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In a move which must have left many travel operators concerned, last week the US government issued a general travel alert to Americans with plans to travel to Europe. Without confirming specifics, such as which countries are of particular concern, authorities said that people could continue with their travel plans, but they needed to be extra cautious, and aware that real terror threats exist.

Since 9/11 the world of travel has undoubtedly changed, with more restrictions and higher security enforced on those travellers who want to see the world. Take flying, for example. It used to be an enjoyable part of a holiday, is now a dreaded chore for many, from the in depth security checks requiring you to almost strip down to your undies, to the cramped conditions in economy class.

But how does this alert affect the cruise market? Although many cruisers will have read the news and simply shrugged it off, there will be some who won’t have the stomach for the potential risk. But is changing your plans to cruise really necessary?

Generally speaking, cruising is a very safe way to travel. For a start, cruise lines have to follow a veritable laundry list of rules and regulations, and are subject to regular rigorous inspections. And you know that pesky safety drill you have to attend within the first 24 hours of sailing? That’s done so crew can brush up on their emergency skills, and give passengers an idea of what to so should a mishap at sea occur. Also, in the wake of the Diane Brimble tragedy, cruise lines have tightened up security on many fronts to make life on the high seas safer for all.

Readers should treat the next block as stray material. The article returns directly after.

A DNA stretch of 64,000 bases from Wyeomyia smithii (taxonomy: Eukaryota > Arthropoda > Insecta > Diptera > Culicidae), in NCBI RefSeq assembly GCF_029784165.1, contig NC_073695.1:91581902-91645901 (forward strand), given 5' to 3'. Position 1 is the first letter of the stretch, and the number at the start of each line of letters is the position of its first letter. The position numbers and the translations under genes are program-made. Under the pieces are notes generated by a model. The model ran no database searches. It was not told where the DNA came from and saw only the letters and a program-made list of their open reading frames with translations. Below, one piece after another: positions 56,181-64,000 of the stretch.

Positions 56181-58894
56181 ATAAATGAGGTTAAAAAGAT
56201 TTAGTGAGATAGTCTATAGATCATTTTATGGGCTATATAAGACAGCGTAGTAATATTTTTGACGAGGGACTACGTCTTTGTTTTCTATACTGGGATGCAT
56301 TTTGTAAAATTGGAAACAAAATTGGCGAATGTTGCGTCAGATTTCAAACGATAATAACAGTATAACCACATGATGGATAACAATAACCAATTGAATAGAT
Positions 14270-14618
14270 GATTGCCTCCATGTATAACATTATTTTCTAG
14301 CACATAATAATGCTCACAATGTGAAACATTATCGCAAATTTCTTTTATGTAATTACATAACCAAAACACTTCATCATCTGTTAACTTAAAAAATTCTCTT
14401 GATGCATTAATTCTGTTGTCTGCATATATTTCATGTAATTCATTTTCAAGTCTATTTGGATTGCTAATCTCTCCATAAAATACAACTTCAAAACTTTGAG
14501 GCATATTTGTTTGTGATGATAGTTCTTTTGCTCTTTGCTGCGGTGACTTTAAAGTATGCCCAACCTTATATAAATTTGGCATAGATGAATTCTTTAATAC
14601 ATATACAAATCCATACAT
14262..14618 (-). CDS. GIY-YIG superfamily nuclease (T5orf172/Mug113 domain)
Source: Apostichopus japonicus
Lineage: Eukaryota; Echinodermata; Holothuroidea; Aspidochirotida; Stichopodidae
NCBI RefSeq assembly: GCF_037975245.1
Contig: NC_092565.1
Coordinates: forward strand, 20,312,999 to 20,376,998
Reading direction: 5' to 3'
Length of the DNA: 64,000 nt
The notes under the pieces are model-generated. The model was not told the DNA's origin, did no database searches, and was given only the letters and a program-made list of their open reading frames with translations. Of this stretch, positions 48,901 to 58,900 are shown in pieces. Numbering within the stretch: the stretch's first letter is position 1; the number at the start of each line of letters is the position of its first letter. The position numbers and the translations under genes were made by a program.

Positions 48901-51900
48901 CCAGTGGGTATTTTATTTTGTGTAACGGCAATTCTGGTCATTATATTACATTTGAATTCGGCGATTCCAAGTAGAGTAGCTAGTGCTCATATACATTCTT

When it comes to terrorist risk, however, few cruise ships travel to places of overt danger. And if is something happens in a destination on the itinerary, the ship’s captain is more likely to pass it by rather than risk either his passengers or ship -something I’ve experienced first-hand several times.

In early 2006, just months after the Seabourn Pride was attacked by pirates off Somalia, I was on a world cruise segment from Sydney to Hong Kong on Regent’s Seven Seas Voyager. After departing from Bali, Captain Dag made an announcement that we were giving Sandakan, Borneo, a miss and heading straight for Kota Kinabalu.

He said that intelligence indicated a high risk of a pirate attack along the planned route. Although it was initially an unpopular decision with some passengers – it meant missing out on the a much-anticipated visit to a famous orangutan sanctuary – there’s no doubt the rest of us slept easier that night.

I believe the real risk comes when passengers are away from their ship on land, and when it comes to Europe, how great that risk is depends on what, if anything, happens in the months following the US travel alert.

Ultimately, the best advice is to go with your gut. If the perceived risk makes you uncomfortable about cruising in Europe, then consider changing your plans without making any rash decisions. If it doesn’t concern you, go ahead with your trip and when you are off ship use all of the same caution you would if you were on a land-based holiday. Don’t explore anywhere by yourself which could be deemed risky, carry ID, and if you go off on your own make sure someone knows. And make good use of the ship’s tours. Happy cruising!